Other than the fact that we’re now two weeks closer to its tax increases and spending cuts going into effect, not much has really changed about the fiscal cliff since my last column was published two weeks ago.
Yes, we’ve heard reports about staff discussions. Yes, four Republican senators — Saxby Chambliss of Georgia, John McCain of Arizona, Lindsey Graham of South Carolina and Bob Corker of Tennessee — said publicly that they’re willing to break the no-tax-increase pledge, although doing it by raising rates — the administration’s preference — still doesn’t seem to be acceptable. Yes, some CEOs of companies whose customers will have less to spend if the tax increases go into effect said the fiscal cliff should be prevented. And, yes, a number of Republican and Democratic governors whose states will lose some of the federal financial support they receive have said it would be a terrible thing.
All of that is largely irrelevant. Without the White House and House Republicans seeing eye to eye — and they still definitely don’t — we’re no closer to a deal to stop the fiscal cliff than we were before the start of the Thanksgiving recess.
But that doesn’t mean the budget debate hasn’t been substantially changed by what’s already happened. To the contrary, some of the most commonly held budget beliefs and fiscal fish tales have now been shown to be deceptive, disingenuous, misleading and just plain wrong.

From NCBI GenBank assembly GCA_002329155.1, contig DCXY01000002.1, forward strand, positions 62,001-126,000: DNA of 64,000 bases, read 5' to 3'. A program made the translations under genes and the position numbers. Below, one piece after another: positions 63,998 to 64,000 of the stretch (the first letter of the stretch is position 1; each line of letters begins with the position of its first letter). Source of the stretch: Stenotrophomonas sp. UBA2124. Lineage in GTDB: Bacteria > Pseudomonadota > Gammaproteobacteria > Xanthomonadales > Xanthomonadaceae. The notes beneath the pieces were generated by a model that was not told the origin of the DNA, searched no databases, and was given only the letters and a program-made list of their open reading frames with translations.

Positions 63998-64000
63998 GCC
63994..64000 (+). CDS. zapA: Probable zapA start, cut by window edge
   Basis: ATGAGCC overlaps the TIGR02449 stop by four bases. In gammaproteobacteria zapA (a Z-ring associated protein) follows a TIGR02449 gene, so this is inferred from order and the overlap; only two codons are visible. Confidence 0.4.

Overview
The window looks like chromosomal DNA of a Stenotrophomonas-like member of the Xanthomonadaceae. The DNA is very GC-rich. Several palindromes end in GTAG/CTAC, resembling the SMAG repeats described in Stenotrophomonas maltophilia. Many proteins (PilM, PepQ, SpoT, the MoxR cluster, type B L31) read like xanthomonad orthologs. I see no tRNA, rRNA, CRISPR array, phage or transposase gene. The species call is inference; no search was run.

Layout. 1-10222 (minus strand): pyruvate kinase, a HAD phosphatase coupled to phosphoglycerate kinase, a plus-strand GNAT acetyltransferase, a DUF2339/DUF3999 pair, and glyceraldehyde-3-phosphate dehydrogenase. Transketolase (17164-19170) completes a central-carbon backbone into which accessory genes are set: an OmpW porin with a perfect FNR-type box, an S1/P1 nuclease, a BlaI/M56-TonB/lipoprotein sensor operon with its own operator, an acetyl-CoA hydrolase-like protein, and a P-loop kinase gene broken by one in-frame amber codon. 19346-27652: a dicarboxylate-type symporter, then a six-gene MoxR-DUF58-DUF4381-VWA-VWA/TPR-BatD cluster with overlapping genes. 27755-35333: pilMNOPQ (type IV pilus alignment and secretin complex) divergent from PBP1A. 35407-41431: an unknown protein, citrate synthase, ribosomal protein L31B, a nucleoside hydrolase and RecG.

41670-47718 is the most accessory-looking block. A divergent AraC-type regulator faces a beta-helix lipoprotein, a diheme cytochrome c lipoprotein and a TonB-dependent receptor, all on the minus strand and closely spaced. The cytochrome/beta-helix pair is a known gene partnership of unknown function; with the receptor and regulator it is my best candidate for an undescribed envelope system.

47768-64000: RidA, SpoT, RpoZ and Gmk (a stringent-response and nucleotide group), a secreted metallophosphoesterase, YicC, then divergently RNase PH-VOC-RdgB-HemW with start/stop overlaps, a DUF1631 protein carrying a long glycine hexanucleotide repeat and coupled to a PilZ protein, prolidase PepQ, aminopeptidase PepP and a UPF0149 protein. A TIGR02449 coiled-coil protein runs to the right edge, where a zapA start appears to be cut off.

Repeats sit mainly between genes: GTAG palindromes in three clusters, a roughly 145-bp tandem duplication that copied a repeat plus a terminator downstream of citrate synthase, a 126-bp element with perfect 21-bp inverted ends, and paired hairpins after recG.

The most obvious of all the now clearly disproven common budget wisdom is that the federal deficit is always bad and therefore must always be reduced. The whole discussion about the fiscal cliff — indeed the creation of the phrase itself — is all based on what should now be considered absolutely incontrovertible: There are times — like now — when a federal budget deficit is a good thing and efforts to reduce it make no sense whatsoever.
This comes as an absolute shock to those who keep being told and have a religious-like belief that a deficit is a sign of corruption inside the Washington Beltway and a reason the other political party can’t be trusted with the economy. The fiscal cliff debate has demonstrated that the presidents, representatives, senators, and Federal Reserve Board chairmen who fight for a deficit — or a higher deficit — when the economic situation calls for it are far more valuable than those who demand it always be reduced.
The second myth the fiscal cliff has exploded is that Wall Street understands what’s happening with the federal budget. That’s the only conclusion that can be drawn from the extraordinarily positive overreaction that took place on Nov. 16, when because congressional leaders emerged from a White House meeting on the fiscal cliff and used the word “constructive” to describe the session, the Dow Jones industrial average rallied by more than 100 points and went from negative to positive territory.
If Wall Street was so taken in by a statement that had no real meaning and very likely was choreographed to hide the fact that nothing was agreed on at the largely ceremonial meeting, it doesn’t deserve its long-held reputation for being so all-knowing when it comes to fiscal policy politics.
Vice President Joe Biden waits to conduct a mock swearing-in ceremony with Sen. Brian Schatz, D-Hawaii, in the Capitol's Old Senate Chamber, December 2, 2014. Schatz was sworn in to serve the remainder of his term since he was appointed to the seat after Sen. Daniel Inouye, D-Hawaii, passed away.